A Peculiar Kind Of Bias

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The AMDroids Have Outdone Themselves

I cite information from AMD executives, and I get called Intel-biased. Now THAT’S a new one on me!

Per market share, for the second quarter, this quote from the 2Q 2001 Conference Call.

“Latest industry market research indicates we continue to gain market share reaching a level in excess of 22%.”Jerry Sanders, Chairman and CEO, AMD

For the third quarter, this quote from the 3Q 2001 Conference Call.

“We believe we held unit market share in the 22% range.”Bob Rivay, Senior Vice President and Chief Financial Officer with AMD

For the fourth quarter, this quote from the 4Q 2001 Conference Call.

“We believe we held unit market share in the 20% range.”Bob Rivay, Senior Vice President and Chief Financial Officer with AMD

So please, don’t write me with claims of Intel-bias. Go write the executives of AMD and tell them that they’re Intel-biased. Or get a grip on reality.

Spin-Doctoring The Results

A few folks cited this article as “proof” AMD increased market share.

The article says two things:

It does report AMD’s market share increased from 16-17% from the same quarter last year to 20% now. That is true. What happened was AMD’s marketshare jumped up quite a bit the beginning part of the year, then dropped back down somewhat the second half of the year.

AMD and Intel don’t compete against each other only three months a year, though. They compete twelve months a year. You can say AMD has more marketshare than it did a year ago and less marketshare than it did six months ago, and both statements are true. What happened was AMD’s marketshare jumped up quite a bit the beginning part of the year, then dropped back down somewhat the second half of the year.

The current trend is downward, though, and there will be no dramatic upsurge in the first half of 2002.

“For the first half, year on year comparisons will be difficult. . . Meanwhile, we are assuming normal seasonal patterns for the current quarter. . . . [We] believe we will maintain PC processor unit sales at or near record levels and ASPs at or near the 90 dollar level of the just completed quarter.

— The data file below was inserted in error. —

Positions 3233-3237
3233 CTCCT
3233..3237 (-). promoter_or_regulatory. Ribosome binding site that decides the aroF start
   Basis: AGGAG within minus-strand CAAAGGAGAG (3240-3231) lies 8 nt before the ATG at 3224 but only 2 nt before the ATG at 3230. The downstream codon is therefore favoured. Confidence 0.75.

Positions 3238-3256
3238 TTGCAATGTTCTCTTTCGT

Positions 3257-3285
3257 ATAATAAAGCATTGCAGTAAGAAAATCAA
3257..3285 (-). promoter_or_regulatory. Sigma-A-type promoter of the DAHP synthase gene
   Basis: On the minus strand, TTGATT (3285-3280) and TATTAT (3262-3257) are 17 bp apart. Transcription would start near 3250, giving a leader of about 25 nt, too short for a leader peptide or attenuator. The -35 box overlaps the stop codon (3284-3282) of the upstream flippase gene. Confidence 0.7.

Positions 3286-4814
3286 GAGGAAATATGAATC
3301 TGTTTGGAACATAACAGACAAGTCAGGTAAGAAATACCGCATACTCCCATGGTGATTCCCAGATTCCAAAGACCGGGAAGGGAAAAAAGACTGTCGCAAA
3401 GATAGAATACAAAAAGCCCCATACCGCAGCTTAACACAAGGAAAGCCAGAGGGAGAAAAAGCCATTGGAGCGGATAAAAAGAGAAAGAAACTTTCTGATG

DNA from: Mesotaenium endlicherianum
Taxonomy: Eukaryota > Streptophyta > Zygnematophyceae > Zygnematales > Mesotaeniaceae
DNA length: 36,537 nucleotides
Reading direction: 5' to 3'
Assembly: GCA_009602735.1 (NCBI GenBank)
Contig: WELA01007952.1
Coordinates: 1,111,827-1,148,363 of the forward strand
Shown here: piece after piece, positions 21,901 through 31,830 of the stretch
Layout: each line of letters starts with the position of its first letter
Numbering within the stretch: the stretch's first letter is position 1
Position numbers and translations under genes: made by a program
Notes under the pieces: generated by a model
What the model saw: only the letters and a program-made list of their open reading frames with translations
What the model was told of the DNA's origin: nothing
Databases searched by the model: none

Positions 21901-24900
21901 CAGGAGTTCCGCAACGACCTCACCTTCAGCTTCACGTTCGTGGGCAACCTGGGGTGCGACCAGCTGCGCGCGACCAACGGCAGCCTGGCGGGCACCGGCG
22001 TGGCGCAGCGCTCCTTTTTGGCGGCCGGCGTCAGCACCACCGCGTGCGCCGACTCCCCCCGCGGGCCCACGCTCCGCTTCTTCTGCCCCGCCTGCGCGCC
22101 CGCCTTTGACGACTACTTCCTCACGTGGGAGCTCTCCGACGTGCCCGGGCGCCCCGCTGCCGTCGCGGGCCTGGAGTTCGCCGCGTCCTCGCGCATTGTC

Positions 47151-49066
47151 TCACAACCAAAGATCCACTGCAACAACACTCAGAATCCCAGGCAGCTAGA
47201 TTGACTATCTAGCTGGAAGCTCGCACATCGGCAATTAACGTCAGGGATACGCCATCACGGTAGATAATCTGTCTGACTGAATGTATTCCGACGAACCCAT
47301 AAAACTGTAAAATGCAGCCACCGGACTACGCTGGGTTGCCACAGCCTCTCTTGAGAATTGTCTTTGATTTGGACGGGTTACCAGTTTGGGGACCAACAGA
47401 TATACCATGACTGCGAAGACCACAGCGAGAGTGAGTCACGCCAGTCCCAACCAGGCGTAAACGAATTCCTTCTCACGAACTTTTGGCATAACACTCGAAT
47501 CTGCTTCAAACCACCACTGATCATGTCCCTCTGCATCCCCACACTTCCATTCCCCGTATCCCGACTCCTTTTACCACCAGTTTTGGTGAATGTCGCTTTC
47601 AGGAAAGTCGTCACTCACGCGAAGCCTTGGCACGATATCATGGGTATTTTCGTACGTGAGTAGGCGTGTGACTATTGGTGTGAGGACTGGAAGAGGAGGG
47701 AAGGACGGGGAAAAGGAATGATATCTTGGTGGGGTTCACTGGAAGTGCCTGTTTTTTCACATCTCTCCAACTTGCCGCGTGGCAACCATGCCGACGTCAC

On balance, we believe it appropriate to project a sequential revenue decline to the 2 – to the 900 million dollar range with a small loss.”
——Jerry Sanders, Chairman and CEO, AMD

In short, Jerry doesn’t expect things to change much in the first half, and he’s probably right.

Jerry is much more optimistic about the second half:

” . . . we expect 20% year on year growth in the second half, setting the stage for an industry barn burner in 2003, which will be, incidentally, the year of the Hammer, and present an unprecedented opportunity for AMD.”

I think he’s probably right there, too, if for no other reason than it will cost AMD less to make .13 micron chips, and increasing demand later in 2002 will probably keep ASPs relatively high.

The ZDNet article also points out some as-of-this-moment unpublished research by IDC Research. This report, based on preliminary sales figures (though IDC’s preliminary estimates have been pretty good in the past) is supposed to indicate an increase in AMD’s market share.

What we don’t know is what periods they’re comparing. If they compare year-to-year, I don’t doubt they’re right. If they say AMD increased market share over what they had in the third quarter, that would contradict what both AMD (and Intel) are saying.

I believe IDC will have a press release later today, and I’ll certainly note it and comment on it.

Update: We have a news item on the IDC report which indicates worldwide PC shipments were 34.2 million units. AMD had said they shipped 7.8 million processors. If you divide 7.8 into 34.2, you get a little over 23%, but then you go back to AMD saying they got 20%.

There’s a number of possible explanations for the discrepancy, and this has happened before, though not to such a degree. Perhaps it’s XBox?

We’re Not Cheerleaders

We don’t take sides. We don’t report just good things, and ignore the bad ones. If anything, we focus on the bad ones and the negative items just because too many other places don’t.

It’s unintentionally very funny to get notes from people calling us Intel cheerleaders when it’s blatantly obvious what they want is AMD cheerleaders instead (or vice versa).

I get Email Number One saying that I always favor Intel. I get EMail Number Two saying I always favor AMD. I can’t do both at the same time.

Maybe it means we’re being impartial?

Why Hide The Truth?

Any company is going to have good things happen to it and bad things happen to it. It’s called life. So why try and deny it?

What happened last quarter is that AMD sacrificed a little marketshare in return for a higher price for its processors. It was a tradeoff, and an understandable one for those responsible for keeping the company afloat.

When Intel rose to the challenge, AMD retreated a bit until they’re in better shape to try again. That looks like 2003. This approach looks a good deal saner and realistic than the earlier plan. Not good news for those who wanted to carve: “Intel–Born 1971, Died 2002” tombstones, but that was hardly realistic, anyway.

When this kind of tradeoff occurs, you can’t report just one side of it. You have to take the bad with the good. In this arena, the cause should never be more important than the truth.

Even if you can’t believe that, denying reality doesn’t change it.

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